The mechanical energy balance represents the conversion between different forms of energy in piping systems. With the exception of temperature changes for a gas undergoing compression or expansion with no phase change, temperature is assumed to be constant. The mechanical energy balance is

In Equation (19.5) and throughout this chapter, the difference, Δ, represents the value at Point 2 minus the value at Point 1, that is, out − in. The units in Equation (19.5) are energy/mass or length^{2}/time^{2}. In SI units, since 1 J =1 kg m^{2}/s^{2}, it is clear that 1 J/kg = 1 m^{2}/s^{2}. In American Engineering units, since 1 lb_{f} = 32.2 ft lb_{m}/sec^{2}, this conversion factor (often called *g _{c}*) must be used to reconcile the units. The notation < > represents the appropriate average quantity.

The first term in Equation (19.5) is the enthalpy of the system. On the basis of the constant temperature assumption, only pressure is involved. For incompressible fluids, such as liquids, density is constant, and the term reduces to

For compressible fluids, the integral must be evaluated using an equation of state.

The second term in Equation (19.5) is the kinetic energy term. For turbulent flow, a reasonable assumption is that

For laminar flow,

For simplicity, < *u*^{2} > is hereafter represented as < *u*>^{2}, which is shortened to *u*^{2}.

The third term in Equation (19.5) is the potential energy term. Based on the general control volume, Δ*z* is positive if Point 2 is at a higher elevation than Point 1.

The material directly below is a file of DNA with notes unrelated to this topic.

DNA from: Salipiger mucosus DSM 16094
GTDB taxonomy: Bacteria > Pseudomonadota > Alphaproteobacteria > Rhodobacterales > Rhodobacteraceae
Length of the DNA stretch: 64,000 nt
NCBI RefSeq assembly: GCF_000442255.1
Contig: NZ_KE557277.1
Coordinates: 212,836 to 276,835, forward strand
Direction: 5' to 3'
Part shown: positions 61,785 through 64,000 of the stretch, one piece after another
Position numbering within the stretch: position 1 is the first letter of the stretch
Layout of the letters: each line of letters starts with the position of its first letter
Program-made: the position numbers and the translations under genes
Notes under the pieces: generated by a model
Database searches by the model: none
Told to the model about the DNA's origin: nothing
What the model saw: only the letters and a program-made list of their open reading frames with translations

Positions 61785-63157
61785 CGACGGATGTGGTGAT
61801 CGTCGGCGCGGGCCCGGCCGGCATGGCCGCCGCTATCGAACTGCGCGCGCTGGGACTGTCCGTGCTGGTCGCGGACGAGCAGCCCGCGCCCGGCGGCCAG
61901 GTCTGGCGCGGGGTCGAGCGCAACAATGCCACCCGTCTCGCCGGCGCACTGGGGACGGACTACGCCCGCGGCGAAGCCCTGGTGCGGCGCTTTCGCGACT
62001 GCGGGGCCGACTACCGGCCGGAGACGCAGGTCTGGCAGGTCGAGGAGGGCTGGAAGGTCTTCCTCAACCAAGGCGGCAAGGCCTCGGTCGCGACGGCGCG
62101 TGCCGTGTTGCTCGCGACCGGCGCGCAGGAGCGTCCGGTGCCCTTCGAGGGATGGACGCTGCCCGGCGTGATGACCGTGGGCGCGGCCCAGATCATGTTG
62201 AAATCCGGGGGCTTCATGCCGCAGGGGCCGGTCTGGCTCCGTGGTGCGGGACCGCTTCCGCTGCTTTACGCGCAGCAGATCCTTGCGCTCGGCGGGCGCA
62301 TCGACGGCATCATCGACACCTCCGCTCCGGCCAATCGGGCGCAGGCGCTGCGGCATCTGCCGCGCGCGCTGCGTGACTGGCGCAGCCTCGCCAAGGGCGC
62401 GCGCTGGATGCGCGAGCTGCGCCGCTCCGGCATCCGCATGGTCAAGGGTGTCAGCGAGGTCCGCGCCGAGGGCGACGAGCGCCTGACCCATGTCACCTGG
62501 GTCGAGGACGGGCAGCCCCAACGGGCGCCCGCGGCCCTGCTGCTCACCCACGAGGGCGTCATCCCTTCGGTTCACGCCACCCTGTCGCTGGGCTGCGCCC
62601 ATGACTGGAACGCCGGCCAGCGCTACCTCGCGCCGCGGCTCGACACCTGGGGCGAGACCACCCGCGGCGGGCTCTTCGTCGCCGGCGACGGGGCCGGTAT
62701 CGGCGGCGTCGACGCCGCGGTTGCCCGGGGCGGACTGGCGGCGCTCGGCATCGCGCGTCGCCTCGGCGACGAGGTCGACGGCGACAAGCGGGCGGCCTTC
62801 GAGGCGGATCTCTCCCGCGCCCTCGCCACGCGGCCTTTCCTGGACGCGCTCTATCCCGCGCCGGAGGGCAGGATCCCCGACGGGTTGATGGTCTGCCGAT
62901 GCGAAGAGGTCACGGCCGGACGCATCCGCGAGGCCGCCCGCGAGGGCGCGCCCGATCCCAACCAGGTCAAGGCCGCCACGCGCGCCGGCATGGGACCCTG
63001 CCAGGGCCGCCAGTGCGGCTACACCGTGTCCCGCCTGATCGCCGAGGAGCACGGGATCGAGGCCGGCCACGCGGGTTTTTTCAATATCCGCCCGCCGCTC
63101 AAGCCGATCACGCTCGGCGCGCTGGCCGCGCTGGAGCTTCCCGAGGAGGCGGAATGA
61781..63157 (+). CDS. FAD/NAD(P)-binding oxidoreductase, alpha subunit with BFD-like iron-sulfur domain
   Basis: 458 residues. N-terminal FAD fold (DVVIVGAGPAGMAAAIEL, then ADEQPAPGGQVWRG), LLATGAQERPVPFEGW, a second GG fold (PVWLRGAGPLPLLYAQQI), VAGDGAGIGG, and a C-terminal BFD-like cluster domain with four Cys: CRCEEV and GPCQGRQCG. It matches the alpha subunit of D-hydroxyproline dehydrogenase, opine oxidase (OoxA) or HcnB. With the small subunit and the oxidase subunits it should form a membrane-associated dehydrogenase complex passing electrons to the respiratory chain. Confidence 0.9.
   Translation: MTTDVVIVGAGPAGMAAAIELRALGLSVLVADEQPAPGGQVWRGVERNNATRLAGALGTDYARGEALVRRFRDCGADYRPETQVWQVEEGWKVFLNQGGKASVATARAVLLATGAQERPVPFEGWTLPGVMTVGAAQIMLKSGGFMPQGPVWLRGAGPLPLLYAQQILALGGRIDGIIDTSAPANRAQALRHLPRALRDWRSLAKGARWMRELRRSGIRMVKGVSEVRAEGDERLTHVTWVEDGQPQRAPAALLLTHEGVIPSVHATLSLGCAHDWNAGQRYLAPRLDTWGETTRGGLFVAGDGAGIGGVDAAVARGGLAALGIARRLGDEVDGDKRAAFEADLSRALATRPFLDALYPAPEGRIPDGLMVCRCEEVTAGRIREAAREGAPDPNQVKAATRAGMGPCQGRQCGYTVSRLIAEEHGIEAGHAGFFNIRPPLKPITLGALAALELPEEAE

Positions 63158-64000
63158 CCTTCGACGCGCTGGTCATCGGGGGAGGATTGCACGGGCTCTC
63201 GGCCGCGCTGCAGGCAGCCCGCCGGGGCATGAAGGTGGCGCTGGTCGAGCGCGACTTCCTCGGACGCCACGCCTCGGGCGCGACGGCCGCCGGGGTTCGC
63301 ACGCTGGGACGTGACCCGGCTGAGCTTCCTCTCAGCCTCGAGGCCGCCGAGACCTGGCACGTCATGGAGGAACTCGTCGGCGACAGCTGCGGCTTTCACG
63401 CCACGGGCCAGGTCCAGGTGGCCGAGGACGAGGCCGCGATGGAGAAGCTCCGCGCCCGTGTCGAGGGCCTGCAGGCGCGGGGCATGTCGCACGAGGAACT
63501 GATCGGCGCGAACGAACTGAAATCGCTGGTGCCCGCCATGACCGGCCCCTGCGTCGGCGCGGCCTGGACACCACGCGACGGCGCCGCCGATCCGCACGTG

The fourth term in Equation (19.5) is often called the energy “loss” due to friction. Of course, energy is not lost—it is just expended to overcome friction, and it manifests as a change in temperature. The procedures for calculating frictional losses are discussed later.

The last term in Equation (19.5) represents the shaft work, that is, the work done on the system (fluid) by a pump or compressor or the work done by the system on a turbine. These devices are not 100% efficient. For example, more work must be applied to the pump than is transferred to the fluid, and less work is generated by the turbine than is expended by the fluid. In this book, work is defined as positive if done on the system (pump, compressor) and negative if done by the fluid (turbine). This convention is consistent with the flow of energy in or out of the system; however, many textbooks use the reverse sign convention. Equipment such as pumps, compressors, and turbines are described in terms of their power, where power is the rate of doing work. Therefore, a device power (, energy/time) is defined as the product of the mass flowrate (mass/time) and the shaft work (energy/mass):

When efficiencies are included, the last term in Equation (19.5) becomes

### 19.1.3 Force Balance

The force balance is essentially a statement of Newton’s law. A common form for flow in pipes is

where *F* are the forces on the system. The underlined parameters indicate vectors, since there are three spatial components of a force balance. For steady-state flow and the typical forces involved in fluid flow, Equation (19.12) reduces to

where __F___{p} is the pressure force on the system, __F___{d} is the drag force on the system, __F___{g} is the gravitational force on the system, and __R__ is the restoring force on the system, that is, the force necessary to keep the system stationary. The term on the left side of Equation (19.12) is acceleration, confirming that Equation (19.12) is a statement of Newton’s law. The most common application of Equation (19.13) is to determine the restoring forces on an elbow. These problems are not discussed here.